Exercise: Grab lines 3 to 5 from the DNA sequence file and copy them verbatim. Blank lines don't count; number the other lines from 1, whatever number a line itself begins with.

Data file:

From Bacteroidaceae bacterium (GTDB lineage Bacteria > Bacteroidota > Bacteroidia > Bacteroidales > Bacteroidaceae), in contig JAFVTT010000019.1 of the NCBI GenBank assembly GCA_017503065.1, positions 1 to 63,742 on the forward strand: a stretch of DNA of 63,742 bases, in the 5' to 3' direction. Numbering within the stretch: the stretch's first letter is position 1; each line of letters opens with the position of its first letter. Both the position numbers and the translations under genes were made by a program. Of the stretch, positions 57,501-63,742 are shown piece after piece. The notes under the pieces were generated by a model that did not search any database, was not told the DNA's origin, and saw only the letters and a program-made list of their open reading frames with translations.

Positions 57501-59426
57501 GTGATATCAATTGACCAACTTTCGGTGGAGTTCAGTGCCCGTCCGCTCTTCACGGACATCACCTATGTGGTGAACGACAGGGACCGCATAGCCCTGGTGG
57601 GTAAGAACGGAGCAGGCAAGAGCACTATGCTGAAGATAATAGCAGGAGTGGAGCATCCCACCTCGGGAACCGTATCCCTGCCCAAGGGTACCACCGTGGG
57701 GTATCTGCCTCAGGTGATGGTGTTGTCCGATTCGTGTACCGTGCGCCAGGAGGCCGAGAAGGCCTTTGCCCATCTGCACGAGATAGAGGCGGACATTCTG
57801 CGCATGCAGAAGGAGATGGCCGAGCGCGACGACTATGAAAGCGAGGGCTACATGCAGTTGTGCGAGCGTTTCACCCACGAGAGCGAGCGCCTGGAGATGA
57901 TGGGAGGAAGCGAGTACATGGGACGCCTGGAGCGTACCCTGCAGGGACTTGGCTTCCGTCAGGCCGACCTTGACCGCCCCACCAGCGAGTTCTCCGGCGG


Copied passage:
57501 GTGATATCAATTGACCAACTTTCGGTGGAGTTCAGTGCCCGTCCGCTCTTCACGGACATCACCTATGTGGTGAACGACAGGGACCGCATAGCCCTGGTGG
57601 GTAAGAACGGAGCAGGCAAGAGCACTATGCTGAAGATAATAGCAGGAGTGGAGCATCCCACCTCGGGAACCGTATCCCTGCCCAAGGGTACCACCGTGGG
57701 GTATCTGCCTCAGGTGATGGTGTTGTCCGATTCGTGTACCGTGCGCCAGGAGGCCGAGAAGGCCTTTGCCCATCTGCACGAGATAGAGGCGGACATTCTG